In Child of Vision, I noted that the findings in the concluding observations on the second periodic report of the Holy See were eclipsed by outrage over the UN’s suggestion that the Catholic Church’s attitude toward gay people is harmful.
Following the report’s release, “Pope Francis named [a victim of childhood sexual abuse by a priest] and seven other people to a new panel to help the Catholic Church combat sexual abuse of minors by clerics.”
That’s good news, but that good news should not overshadow the damning findings of the UN report.
The Committee is particularly concerned that in dealing with allegations of child sexual abuse, the Holy See has consistently placed the preservation of the reputation of the Church and the protection of the perpetrators above the child’s best interests, as observed by several national commissions of inquiry (p. 4).
The report charges that the Holy See has not “taken the necessary measures to address cases of child sexual abuse and to protect children, and has adopted policies and practices which have enabled the continuation of sexual abuse by clerics and impunity for the perpetrators” (p. 9).
For instance, “[w]ell-known child sexual abusers have been transferred from parish to parish or to other countries in an attempt by the Church to cover-up such crimes” (p. 9).
The committee claims that there is “a code of silence imposed on all members of the clergy under penalty of excommunication”; as a result of this code of silence, “cases of child sexual abuse have hardly ever been reported to the law enforcement authorities in the countries where the crimes were committed” (p. 10).
Because the church “place[s] the preservation of the reputation of the Church and the protection of the perpetrators above the child’s best interests (p. 4), [. . .] [c]hild victims and their families have often been blamed and discredited by the religious authorities, discouraged from pursuing their complaints, and in some instances humiliated” (p. 14). “Confidentiality and silence” are “a precondition for compensation” (p. 14).
As I reported in Child of Vision, the Church’s obsession with homosexuality has had detrimental effects.
[T]he Committee [on the Rights of the Child] is concerned about past statements and declarations made by the Holy See on homosexuality, which contribute to the social stigmatization of and violence against lesbian, gay, bisexual, and transgender adolescents and children raised by same sex couples.
[. . .]
The Committee also urges the Holy See to make full use of its moral authority to condemn all forms of harassment, discrimination or violence against children based on their sexual orientation or the sexual orientation of their parents, and to support efforts at the international level for the decriminalization of homosexuality (p. 5).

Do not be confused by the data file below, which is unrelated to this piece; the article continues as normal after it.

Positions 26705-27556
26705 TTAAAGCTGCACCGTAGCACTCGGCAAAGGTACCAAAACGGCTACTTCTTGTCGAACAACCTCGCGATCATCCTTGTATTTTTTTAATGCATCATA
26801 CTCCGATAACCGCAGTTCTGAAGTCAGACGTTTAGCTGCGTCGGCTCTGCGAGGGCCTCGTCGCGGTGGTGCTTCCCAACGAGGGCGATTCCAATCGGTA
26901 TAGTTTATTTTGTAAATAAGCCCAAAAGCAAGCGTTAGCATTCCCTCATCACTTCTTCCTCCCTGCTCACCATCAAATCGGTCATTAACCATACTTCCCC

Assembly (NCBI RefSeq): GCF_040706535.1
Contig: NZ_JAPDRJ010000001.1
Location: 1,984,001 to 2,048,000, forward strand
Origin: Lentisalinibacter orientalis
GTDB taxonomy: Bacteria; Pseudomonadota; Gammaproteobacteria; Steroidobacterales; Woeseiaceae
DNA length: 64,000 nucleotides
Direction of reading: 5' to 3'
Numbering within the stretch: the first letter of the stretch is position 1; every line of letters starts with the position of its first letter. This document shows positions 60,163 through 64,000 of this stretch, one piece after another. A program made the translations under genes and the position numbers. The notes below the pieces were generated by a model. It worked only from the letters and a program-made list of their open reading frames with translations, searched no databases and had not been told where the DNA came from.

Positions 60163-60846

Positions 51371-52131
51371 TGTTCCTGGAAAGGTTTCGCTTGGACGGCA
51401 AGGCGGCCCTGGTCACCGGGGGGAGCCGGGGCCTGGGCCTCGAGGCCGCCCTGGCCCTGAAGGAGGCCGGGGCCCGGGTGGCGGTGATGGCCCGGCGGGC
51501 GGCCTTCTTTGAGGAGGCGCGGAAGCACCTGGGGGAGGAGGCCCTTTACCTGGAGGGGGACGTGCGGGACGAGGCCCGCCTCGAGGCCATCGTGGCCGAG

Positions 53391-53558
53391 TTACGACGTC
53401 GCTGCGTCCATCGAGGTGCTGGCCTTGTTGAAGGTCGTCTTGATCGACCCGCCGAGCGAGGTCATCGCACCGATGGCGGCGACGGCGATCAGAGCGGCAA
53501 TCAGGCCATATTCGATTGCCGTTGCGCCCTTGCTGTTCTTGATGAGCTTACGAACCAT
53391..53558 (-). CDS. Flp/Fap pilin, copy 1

At least Pope Francis seems to be taking a more compassionate view toward gay people: “If a homosexual person is of good will and is in search of God, I am no one to judge.” He doesn’t think gays should marry; in his view, “the male-female bond is established by God.” Still, he muses, “it is not necessary to talk about those issues all the time.”
In Christianity, Social Tolerance, and Homosexuality, (University of Chicago Press, 1980), John Boswell notes the selective application – and misinterpretation – of biblical code.
If religious strictures are used to justify oppression by people who regularly disregard precepts of equal gravity from the same moral code, of if prohibitions which restrain a disliked minority are upheld in their most literal sense as absolutely inviolable while comparable precepts affecting the majority are relaxed or reinterpreted, one must suspect something other than religious belief as the motivating cause of the oppression (p. 7).
In fact, “the word ‘homosexual’ does not occur in the Bible[.]”
There are of course ways to get around the lack of a specific word in a language, and an action may be condemned without being named, but it is doubtful in this particular case whether a concept of homosexual behavior as a class existed at all (p. 92).
Perhaps those with antigay views are looking for passages to support those views and twisting text to suit that purpose. Those with such an attitude will probably find it easy to shrug off any research that contradicts their view – particularly areas of research still in their infancy. In this case, views toward homosexuality can be so ingrained that contrary research is presumed to be the fault of a biased researcher. The fault, however, may lie with those who read their entrenched views into the text: “a great many people believe they already know where the trails ought to lead, and they will blame the investigator not only for the inevitable errors of first explorations but also for the extent to which his results, however tentative and well intentioned, do not accord with their preconceptions on the subject” (p. 39).
Research that demonstrates gay people do not necessarily make bad parents and notes the harmful effects of denying marriage equality can’t be true because the Bible states otherwise. Or does it?
If it’s true that one should love the sinner but hate the sin, why is so much hate directed at the sinner? Shouldn’t the attitude be “I love gays but marriage is ordained by God for a man and a woman” instead of “gays are after your children and intent on destroying society”?
In fact, it seems that priests are after your children. What does the Bible say about that?